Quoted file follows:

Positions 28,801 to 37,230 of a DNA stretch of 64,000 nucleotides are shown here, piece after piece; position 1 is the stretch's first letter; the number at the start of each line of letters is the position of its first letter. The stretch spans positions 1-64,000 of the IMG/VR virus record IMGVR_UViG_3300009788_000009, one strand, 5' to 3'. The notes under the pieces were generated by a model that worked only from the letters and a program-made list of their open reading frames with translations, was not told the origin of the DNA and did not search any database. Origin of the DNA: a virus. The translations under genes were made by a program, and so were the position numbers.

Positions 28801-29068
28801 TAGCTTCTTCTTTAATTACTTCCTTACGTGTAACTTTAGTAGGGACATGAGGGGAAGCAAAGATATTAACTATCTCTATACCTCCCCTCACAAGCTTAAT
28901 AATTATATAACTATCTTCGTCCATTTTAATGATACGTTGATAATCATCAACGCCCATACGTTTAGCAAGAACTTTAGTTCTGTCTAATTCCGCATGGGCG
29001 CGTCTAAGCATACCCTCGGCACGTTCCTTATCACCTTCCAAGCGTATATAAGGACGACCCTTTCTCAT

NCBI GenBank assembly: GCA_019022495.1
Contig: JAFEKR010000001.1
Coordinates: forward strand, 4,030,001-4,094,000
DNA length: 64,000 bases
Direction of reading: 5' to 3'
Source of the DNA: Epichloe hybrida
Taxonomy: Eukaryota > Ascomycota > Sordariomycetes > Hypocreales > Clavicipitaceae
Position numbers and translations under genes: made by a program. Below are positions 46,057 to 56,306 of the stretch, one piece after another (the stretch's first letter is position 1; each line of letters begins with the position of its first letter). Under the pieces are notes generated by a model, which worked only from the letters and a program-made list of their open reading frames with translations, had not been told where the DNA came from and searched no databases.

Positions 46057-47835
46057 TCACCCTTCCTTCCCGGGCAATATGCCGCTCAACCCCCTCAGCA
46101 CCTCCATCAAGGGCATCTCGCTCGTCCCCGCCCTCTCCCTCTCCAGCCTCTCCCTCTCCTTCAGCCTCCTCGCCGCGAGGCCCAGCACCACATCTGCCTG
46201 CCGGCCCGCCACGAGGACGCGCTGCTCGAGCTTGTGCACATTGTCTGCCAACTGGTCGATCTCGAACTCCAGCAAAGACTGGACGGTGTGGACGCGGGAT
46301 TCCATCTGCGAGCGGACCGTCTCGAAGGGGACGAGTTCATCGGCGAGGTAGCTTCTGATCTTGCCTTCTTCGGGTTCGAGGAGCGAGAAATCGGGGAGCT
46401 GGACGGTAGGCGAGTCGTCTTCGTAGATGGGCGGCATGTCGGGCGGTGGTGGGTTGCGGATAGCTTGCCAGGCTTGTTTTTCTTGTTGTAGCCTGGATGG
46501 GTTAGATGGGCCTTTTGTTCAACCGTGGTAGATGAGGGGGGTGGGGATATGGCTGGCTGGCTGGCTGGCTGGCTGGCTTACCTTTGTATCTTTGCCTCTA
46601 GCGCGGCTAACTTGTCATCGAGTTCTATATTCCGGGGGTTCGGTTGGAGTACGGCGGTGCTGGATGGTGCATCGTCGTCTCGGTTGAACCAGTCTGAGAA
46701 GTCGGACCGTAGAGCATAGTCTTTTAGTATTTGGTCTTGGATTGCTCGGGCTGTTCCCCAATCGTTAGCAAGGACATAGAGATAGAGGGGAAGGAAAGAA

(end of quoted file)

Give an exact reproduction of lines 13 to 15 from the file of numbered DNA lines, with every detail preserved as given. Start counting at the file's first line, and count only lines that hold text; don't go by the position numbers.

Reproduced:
Position numbers and translations under genes: made by a program. Below are positions 46,057 to 56,306 of the stretch, one piece after another (the stretch's first letter is position 1; each line of letters begins with the position of its first letter). Under the pieces are notes generated by a model, which worked only from the letters and a program-made list of their open reading frames with translations, had not been told where the DNA came from and searched no databases.

Positions 46057-47835
46057 TCACCCTTCCTTCCCGGGCAATATGCCGCTCAACCCCCTCAGCA